Millie is responsible for running payroll at her church. She receives an email from the pastor who’s currently on vacation. In the email, the pastor states that he has changed banks. He supplies a new account number and routing number, and requests the change be made today. Millie complies. Several days later, she receives a phone call from the vacationing pastor. He asks why his pay was not deposited in his account. Millie explains that she made the banking change as he requested. After a pause, the pastor says, “I never made that request.”
Cyber thieves use techniques called social engineering to get you to act before you think. “Unfortunately, this particular scam and others like it are far too common for churches,” said Caleb Sloan, operations manager for MinistryWorks. “The result can be stolen funds, stolen information, or ransomware placed on your computer network, any of which can tie up your organization’s resources or even cripple your operations.”
A common scam, especially at tax time, is a request for employees’ W-2s that appears to come from a person of authority within your organization.
Social Engineering: Common Tricks
Cyber thieves often use easy-to-obtain information culled from your organization’s social media or website to appear credible. Using that information and the following techniques, a thief can prey on your trust:
- Phishing, vishing, and smishing use emails, phone calls, and texting to incorporate elements of surprise, scare tactics, or fear of imminent danger.
- Spear phishing is a targeted phishing attack that personalizes an email to make it appear legitimate.
- Spoofing imitates an email address or website to make you think you’re interacting with someone you know. They typically change one letter and hope you won’t notice. Example: CFO@dtcollege.edu (real) and CFO@dtcollege.com (fake).
- Pretexting creates a story in order to gain your trust to manipulate you into thinking the scammer is legitimate or in a position of authority. For example, someone might impersonate a vendor you typically use to gain access to your computer systems or pretend to be a bank representative to con you into divulging your account information.
Outsmart the Scammers
Once you know cyber thieves’ methods, you can begin to thwart the attacks. “You can make your ministry less of a target,” said Sloan. “With just a few simple but highly effective processes and controls, you can stop scammers from being successful.”
Here’s four ways you can outsmart their treachery:
- Verbal verification. Sloan says to simply ask the person face-to-face or by phone when a request for sensitive information seemingly comes from within your organization. Never hit “reply” to an emailed request. Use a familiar phone number or the listed number for the business—such as a bank—to verify the request.
- Two-factor authentication. Two-factor authentication takes security to a new level. It requires users to have a password and an additional method of verification, such as a pin number, texted to a smartphone, before they can gain access to an account. MinistryWorks recommends using two-factor authentication on all accounts that offer the option. Even if your password is stolen, hackers won’t be able to access your account because they won’t have access to the pin on your smartphone.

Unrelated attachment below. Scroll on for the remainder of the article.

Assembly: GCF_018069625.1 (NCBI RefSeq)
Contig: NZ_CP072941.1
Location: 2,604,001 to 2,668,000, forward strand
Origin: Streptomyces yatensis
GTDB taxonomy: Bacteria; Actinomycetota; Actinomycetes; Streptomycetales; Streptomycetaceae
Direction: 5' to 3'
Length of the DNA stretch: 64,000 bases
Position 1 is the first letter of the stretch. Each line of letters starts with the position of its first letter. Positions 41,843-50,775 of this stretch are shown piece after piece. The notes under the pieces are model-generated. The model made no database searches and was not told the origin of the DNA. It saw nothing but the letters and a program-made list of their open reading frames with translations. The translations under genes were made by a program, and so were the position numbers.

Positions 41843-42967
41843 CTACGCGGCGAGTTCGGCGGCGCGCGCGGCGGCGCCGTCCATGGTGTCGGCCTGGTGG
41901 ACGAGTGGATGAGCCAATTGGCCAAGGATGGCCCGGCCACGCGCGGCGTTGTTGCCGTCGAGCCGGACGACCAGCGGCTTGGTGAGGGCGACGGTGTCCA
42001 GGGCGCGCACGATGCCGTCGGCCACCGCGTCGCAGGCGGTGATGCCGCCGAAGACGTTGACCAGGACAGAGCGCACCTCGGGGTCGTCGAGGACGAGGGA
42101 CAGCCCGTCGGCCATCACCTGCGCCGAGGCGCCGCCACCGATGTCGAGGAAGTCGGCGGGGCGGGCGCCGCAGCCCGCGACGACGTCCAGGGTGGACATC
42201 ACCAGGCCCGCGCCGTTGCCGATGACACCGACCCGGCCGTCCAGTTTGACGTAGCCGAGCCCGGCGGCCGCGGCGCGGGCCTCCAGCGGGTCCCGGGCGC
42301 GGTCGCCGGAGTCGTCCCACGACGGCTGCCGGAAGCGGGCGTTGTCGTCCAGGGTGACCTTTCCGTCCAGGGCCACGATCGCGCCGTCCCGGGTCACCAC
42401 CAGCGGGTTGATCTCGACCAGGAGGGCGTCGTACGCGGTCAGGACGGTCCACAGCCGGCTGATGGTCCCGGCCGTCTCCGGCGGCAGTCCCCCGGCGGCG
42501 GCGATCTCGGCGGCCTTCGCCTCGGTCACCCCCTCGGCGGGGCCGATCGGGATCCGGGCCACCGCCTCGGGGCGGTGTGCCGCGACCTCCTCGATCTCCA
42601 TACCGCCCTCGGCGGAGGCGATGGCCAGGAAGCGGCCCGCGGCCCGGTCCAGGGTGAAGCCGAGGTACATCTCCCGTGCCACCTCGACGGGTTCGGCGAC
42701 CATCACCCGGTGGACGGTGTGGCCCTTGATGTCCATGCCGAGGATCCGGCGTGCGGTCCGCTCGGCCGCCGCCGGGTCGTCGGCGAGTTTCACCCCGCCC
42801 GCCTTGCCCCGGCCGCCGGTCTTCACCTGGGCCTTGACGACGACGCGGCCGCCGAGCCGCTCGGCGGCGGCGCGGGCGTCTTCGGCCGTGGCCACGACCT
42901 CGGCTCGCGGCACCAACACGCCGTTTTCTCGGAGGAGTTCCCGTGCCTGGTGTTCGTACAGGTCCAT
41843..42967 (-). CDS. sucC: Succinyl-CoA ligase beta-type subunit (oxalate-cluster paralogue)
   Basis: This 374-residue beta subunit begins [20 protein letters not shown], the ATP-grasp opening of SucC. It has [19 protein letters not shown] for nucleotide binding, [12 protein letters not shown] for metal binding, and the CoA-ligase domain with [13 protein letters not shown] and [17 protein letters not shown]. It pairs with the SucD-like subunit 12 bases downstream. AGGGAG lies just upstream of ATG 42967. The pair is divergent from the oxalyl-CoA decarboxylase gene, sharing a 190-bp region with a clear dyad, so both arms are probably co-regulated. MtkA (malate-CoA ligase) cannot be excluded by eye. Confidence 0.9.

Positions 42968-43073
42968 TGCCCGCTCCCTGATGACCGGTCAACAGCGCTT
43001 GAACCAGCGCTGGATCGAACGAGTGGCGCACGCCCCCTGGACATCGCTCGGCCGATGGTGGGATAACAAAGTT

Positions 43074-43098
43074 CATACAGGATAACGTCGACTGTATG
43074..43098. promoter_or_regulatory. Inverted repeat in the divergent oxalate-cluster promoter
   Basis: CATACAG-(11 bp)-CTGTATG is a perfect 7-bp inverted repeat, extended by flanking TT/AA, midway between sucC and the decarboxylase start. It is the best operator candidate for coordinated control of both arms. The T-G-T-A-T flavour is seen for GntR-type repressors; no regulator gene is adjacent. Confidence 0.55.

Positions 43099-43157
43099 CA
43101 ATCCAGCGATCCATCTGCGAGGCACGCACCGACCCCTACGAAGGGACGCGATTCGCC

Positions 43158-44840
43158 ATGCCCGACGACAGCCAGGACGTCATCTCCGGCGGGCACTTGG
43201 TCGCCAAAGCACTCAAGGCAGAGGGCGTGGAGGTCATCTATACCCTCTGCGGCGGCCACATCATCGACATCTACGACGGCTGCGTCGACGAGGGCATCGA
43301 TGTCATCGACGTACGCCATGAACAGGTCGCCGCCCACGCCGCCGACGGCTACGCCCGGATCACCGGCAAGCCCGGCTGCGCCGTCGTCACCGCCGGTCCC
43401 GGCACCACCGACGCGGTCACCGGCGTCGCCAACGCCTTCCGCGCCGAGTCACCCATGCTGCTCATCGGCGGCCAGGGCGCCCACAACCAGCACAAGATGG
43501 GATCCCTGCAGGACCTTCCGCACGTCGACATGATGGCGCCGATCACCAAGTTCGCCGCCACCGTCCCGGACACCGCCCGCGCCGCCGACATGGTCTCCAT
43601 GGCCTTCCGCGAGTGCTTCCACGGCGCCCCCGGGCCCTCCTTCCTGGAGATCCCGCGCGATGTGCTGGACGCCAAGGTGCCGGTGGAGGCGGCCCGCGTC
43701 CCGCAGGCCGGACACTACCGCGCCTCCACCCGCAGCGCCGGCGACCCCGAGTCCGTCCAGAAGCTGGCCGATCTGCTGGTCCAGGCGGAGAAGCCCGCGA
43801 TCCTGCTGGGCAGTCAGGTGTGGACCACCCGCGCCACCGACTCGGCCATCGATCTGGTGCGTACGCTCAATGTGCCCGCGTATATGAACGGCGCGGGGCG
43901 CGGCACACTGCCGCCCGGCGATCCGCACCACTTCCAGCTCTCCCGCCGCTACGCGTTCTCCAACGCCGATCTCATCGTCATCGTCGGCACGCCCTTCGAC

- Two-person verification. To help guard against an “urgent ask,” develop a two-person verification procedure. This ensures that no one person can distribute ministry funds alone, for any reason. This may include a written document for all monetary requests that is signed by two people with the authority to do so. Train staff to say “no” if procedures aren’t followed.
- Manage your passwords. Passwords help protect systems and data from unwanted access, but they can create a false sense of security. With so many separate accounts that require passwords, it’s common for people to use the same password across multiple systems and accounts. If hackers steal a password on one site, they easily can gain access on other sites you use. A simple remedy is to use a reputable password manager.
Take the time to educate your clergy and staff to recognize the red flags of social engineering. Then develop and train on control measures to protect against accidental fraud. Sloan said it’s okay to be suspicious. “Social engineers use our desire to be good servants against us. If you receive an email requesting an account change or someone shows up without an appointment to fix your computers, take a moment. Stop and verify.”
Think Before You Click
Whenever you receive an email, text message, or phone call that requests immediate action, especially a transfer of funds, take a minute to run through the following questions:
- Were you expecting it?
- Is it a known problem that you need to address?
- Did you receive an email when a phone call or in-person conversation would have been more appropriate?
- Can you independently verify the request?
Posted on May 2, 2022
The information in this article is intended to be helpful, but it does not constitute legal advice and is not a substitute for the advice from a licensed attorney in your area. We strongly encourage you to regularly consult with a local attorney as part of your risk management program.